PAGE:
“That’s the usefulness of these kinds of data,” said Supovitz. “An administrator overseeing 250 schools can look and ask questions.”
That’s not generally how the scores have been used in Philadelphia, however.
Cruz says that if anyone inside District headquarters took a critical look at Comm Tech’s PSSA results, she wasn’t aware of it.
“I was not a part of any conversations like that,” she said.
Instead, District officials held up schools with improbable results as exemplars.
Huge gains lauded
Cruz recalls vividly a citywide principals’ meeting in 2010 at which former Roosevelt Middle School principal Stefanie Ressler was invited to present on her school’s astronomical test score gains.
“I’m sitting there going, ‘Well, how in the heck did she do that?’” recalled Cruz, who had just been removed as principal of West Philadelphia High. “I have the same resources, and I’m pulling my hair out, and I can’t make those kinds of leaps.”
Several members of Roosevelt’s staff later accused Ressler, now principal of Wilson Middle School, of cheating. The state-commissioned analysis found overwhelming signs of suspicious erasures in every tested grade and subject at Roosevelt between 2009 and 2011. An investigation is ongoing.
Accounts from the unfolding cheating scandal have been hard to swallow, says Cruz.
Despite making widely praised improvements in the climate when she was at West, she was told during the 2009-10 school year that test scores weren’t rising fast enough. Superintendent Arlene Ackerman designated the school for a complete overhaul as part of her Renaissance turnaround initiative. Cruz was ousted.
“Slow, incremental growth got dismissed,” said Cruz, while questionable results were allowed to “distort what’s actually possible.”
Since 2010, 26 schools, including West, have been either converted to “Promise Academies” or handed over to charter operators, largely on the basis of poor test scores. Last year, the District closed eight schools, based in part on the same scores.
Although it is impossible to undo any of those decisions, it is not too late to “build a system that produces stable data we can have confidence in,” said Supovitz.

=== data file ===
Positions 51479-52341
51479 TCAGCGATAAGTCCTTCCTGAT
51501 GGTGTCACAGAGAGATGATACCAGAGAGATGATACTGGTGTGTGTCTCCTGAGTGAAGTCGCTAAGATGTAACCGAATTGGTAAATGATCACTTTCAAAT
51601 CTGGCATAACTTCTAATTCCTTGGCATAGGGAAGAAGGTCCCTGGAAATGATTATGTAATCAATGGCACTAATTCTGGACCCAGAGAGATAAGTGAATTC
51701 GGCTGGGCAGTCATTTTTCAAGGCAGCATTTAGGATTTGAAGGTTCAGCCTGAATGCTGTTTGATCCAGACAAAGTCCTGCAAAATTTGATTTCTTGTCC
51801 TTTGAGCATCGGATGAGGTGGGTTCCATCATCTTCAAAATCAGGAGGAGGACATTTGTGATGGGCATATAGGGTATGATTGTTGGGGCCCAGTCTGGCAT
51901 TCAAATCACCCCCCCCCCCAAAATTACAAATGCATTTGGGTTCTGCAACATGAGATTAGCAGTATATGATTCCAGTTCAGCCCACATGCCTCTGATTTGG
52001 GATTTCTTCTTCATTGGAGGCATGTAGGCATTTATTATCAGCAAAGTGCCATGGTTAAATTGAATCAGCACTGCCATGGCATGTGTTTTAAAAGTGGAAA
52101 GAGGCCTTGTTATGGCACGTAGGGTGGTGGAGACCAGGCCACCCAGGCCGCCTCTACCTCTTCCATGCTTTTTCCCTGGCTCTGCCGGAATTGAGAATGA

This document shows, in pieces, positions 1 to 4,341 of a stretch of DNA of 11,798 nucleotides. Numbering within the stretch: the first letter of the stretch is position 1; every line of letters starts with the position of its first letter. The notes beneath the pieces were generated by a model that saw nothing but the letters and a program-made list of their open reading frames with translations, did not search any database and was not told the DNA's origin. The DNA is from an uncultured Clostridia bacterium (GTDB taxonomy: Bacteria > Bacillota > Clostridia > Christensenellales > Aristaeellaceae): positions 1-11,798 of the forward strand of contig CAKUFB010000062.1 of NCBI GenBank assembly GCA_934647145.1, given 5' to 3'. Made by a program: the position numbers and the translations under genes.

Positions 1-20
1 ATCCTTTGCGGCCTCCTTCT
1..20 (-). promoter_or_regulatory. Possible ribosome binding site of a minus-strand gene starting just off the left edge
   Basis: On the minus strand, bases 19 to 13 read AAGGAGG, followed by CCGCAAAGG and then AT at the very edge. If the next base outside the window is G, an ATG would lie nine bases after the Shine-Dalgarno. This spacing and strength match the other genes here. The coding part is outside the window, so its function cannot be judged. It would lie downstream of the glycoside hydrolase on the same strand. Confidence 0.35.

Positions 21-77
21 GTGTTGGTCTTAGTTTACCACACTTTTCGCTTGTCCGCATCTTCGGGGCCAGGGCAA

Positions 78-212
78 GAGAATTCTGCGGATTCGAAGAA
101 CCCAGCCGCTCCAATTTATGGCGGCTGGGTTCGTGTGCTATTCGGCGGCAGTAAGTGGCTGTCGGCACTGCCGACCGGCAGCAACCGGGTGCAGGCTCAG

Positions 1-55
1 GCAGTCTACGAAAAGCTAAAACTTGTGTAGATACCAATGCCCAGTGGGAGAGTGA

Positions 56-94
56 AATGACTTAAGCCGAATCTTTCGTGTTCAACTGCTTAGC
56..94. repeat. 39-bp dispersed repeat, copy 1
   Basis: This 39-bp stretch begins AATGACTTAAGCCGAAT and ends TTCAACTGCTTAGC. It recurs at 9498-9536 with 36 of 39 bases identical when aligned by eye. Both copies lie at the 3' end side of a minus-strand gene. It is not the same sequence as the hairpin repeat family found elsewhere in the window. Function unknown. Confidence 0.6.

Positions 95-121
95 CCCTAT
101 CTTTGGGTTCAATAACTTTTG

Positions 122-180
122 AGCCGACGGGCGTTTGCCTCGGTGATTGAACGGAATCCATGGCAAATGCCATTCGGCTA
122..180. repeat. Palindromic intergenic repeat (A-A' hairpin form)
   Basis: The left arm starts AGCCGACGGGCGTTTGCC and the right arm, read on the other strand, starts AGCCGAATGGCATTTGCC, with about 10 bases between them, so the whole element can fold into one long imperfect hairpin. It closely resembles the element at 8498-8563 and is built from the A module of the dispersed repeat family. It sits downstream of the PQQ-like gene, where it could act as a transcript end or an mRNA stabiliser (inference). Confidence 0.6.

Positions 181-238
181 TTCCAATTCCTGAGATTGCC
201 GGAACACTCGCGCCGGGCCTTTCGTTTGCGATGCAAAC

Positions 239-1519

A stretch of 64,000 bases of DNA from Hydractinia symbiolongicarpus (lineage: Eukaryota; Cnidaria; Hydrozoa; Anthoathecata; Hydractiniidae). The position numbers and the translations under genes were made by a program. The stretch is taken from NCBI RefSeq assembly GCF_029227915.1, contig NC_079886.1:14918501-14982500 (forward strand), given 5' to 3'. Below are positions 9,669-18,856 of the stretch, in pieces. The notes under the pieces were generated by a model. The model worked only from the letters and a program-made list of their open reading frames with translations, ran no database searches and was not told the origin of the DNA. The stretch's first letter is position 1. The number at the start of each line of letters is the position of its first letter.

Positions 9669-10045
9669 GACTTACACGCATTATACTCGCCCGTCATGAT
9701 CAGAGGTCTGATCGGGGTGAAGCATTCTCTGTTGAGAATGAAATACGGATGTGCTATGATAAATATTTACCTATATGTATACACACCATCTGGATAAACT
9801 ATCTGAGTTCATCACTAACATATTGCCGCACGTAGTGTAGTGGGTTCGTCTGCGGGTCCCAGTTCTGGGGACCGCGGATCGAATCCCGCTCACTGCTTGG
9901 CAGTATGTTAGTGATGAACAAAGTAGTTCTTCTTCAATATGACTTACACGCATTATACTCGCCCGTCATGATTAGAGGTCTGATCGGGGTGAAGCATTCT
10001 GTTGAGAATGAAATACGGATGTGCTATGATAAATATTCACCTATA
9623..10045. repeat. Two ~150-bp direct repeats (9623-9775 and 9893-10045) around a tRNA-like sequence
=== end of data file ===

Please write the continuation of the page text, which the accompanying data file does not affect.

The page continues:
No action yet from city or state
To date, though, both the Pennsylvania Department of Education (PDE) and the School District have declined to address the distorting effects of artificially inflated PSSA scores.
Both continue to use the three years of questionable results to hold schools accountable and guide significant policy decisions.
In September of this year, Secretary of Education Ronald Tomalis contended that 2012 is the first year in which the public can be confident that “PSSA scores are a true reflection of student achievement and academic progress.”
Regardless, PDE does not appear to have adjusted the past AYP status of any district or school. Roosevelt Middle, for example, is still deemed to have met its performance targets in both 2009 and 2010 – which gives it a more favorable AYP status now – despite the likelihood that its results from those years were tainted by cheating.
Through a spokesman, Tomalis did not respond to interview requests.
In an email, PDE spokesman Timothy Eller suggested that the state is waiting for its cheating investigation to conclude before making any decisions about adjusting AYP determinations.
“The department is considering the various options, and decisions will be announced when they are made,” he said.
The District has taken a similar stance.
No moves have yet been made to either remove the suspect data from use or to adjust it. Officials in Philadelphia still plan to use AYP status to help determine which schools to close this year. They also will apparently continue feeding questionable PSSA results into their School Performance Index, used to rank schools.
“The District will wait for the [investigation] findings before providing further comment on this issue,” wrote Gallard.
Saliyah Cruz has been affected by it all as much as anyone.
From her office in Delaware, she still wonders where Philadelphia schools would be now if officials had set a “realistic target” for growth instead of touting implausible test score gains as the norm.
“When you set up a system like that,” Cruz concludes, “it’s only a matter of time before you get the issues that we have now.”